Farm equipment manufacturer fined after employee’s arm pulled into lathe

A company has been fined after a worker was injured when his arm was pulled into a metalworking lathe.

Chelmsford Magistrates’ Court heard how in January 2018, an employee was using emery cloth to hand-polish a workpiece, as it was being rotated on a Colchester Mascot 1600 manual lathe at the site in Woodbridge, Suffolk. The employee was wearing gloves when he got caught on the rotating chuck, causing his arm to be pulled into the machine. As a result, his arm became fractured in four places.

An investigation by the Health and Safety Executive (HSE) revealed that employees were not provided with the necessary training, information or instructions to carry out this work in a safe manner. There was no risk assessment, nor company policy on the dangers of using emery cloth or wearing gloves while operating a lathe. Furthermore, the lathe was in operation without an emergency stop fitted to the machine.

Richard Western Limited of Woodbridge, Suffolk, pleaded guilty to breaching Section 2(1) of the Health and Safety at Work etc. Act 1974. The company has been fined £50,000 and ordered to pay costs of £3,717.19.

After the hearing HSE inspector Eleanor Kinman said: “This injury was easily preventable, and the risk should have been identified by the company. It was common practice to polish workpieces in the way the employee was doing, and to wear gloves whilst operating the lathes.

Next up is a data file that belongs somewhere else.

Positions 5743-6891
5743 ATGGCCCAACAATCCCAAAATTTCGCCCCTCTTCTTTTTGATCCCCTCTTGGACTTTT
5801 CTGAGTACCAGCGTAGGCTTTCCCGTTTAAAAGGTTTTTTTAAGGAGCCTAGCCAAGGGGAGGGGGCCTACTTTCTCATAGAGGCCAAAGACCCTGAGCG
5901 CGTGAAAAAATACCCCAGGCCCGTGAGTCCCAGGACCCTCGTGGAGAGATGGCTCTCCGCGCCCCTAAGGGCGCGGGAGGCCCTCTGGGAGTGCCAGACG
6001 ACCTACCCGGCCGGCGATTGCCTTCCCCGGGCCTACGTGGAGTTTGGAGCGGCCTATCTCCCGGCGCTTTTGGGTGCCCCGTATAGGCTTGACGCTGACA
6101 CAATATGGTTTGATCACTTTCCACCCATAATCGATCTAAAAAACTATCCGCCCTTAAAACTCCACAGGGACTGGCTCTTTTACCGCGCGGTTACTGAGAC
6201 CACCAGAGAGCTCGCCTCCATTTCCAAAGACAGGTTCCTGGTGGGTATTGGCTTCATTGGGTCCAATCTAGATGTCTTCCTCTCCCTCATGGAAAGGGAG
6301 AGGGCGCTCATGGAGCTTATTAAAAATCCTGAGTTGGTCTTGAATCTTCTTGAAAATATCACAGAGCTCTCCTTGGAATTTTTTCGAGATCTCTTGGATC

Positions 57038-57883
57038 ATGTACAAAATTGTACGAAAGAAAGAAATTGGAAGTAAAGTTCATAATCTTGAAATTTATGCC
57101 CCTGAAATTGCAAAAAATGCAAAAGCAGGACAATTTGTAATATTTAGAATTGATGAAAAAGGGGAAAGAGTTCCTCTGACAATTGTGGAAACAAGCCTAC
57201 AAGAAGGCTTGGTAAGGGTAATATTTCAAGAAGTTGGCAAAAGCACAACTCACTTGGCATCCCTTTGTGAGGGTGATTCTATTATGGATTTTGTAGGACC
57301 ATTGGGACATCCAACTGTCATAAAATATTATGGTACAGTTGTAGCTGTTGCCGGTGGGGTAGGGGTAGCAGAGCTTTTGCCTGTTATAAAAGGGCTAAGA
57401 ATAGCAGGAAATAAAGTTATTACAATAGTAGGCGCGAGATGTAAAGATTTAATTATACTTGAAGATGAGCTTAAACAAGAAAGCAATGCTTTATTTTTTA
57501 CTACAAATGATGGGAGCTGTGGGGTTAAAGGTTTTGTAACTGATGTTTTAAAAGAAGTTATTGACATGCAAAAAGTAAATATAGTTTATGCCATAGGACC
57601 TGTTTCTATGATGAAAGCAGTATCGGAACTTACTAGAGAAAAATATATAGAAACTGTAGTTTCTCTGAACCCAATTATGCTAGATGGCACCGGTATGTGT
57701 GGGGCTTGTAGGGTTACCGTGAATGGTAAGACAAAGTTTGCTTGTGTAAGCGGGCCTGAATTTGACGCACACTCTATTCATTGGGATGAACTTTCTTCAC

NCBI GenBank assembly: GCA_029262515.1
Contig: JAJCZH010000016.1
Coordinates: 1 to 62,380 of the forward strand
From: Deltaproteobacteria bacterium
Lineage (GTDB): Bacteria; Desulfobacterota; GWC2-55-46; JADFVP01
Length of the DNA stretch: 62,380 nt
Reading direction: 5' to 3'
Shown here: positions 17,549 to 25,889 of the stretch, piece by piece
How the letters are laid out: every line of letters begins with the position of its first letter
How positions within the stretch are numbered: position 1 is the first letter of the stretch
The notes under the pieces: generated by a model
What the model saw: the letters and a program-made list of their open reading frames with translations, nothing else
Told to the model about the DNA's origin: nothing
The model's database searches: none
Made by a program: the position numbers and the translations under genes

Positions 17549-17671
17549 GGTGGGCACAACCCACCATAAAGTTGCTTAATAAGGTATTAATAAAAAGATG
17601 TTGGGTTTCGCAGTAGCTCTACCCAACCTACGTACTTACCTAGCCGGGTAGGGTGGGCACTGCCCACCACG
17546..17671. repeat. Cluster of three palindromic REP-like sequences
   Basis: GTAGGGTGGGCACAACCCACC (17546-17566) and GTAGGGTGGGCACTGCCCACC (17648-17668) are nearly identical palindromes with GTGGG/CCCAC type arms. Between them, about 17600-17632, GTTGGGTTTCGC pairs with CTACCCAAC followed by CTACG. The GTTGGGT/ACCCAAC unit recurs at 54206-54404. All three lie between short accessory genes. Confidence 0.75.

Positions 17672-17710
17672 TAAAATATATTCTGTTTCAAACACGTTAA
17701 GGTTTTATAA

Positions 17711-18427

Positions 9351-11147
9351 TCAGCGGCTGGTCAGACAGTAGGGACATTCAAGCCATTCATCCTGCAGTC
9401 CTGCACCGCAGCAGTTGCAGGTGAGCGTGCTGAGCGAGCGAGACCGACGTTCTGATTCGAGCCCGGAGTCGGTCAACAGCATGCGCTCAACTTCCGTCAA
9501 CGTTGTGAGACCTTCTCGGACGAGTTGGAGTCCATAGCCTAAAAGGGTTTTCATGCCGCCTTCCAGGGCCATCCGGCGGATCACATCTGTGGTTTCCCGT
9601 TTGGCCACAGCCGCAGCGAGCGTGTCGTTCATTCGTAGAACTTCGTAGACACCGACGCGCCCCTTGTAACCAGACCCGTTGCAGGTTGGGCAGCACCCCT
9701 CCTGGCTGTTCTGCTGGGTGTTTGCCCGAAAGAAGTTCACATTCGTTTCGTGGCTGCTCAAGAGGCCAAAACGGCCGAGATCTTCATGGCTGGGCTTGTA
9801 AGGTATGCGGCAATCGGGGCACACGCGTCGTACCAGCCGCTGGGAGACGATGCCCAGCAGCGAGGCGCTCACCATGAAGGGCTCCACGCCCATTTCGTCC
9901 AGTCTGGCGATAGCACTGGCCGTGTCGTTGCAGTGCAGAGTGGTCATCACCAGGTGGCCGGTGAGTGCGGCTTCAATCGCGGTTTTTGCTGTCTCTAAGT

“Operatives and companies should be aware that emery cloth should never be applied directly by hand on a lathe, and that the wearing of gloves increases the risk of entanglement and is never acceptable near rotating parts of machinery. “Employers must properly assess and apply effective control measures to minimise the risk whilst operating machinery.”

Notes to editors 

  1. The Health and Safety Executive (HSE) is Britain’s national regulator for workplace health and safety. We prevent work-related death, injury and ill health through regulatory actions that range from influencing behaviours across whole industry sectors through to targeted interventions on individual businesses. These activities are supported by globally recognised scientific expertise. www.hse.gov.uk
  2. More about the legislation referred to in this case can be found at: www.legislation.gov.uk[2]
  3. HSE news releases are available at http://press.hse.gov.uk
  4. Guidance on how to do it safely can be found at http://www.hse.gov.uk/pubns/eis2.pdf

 

 

 

 

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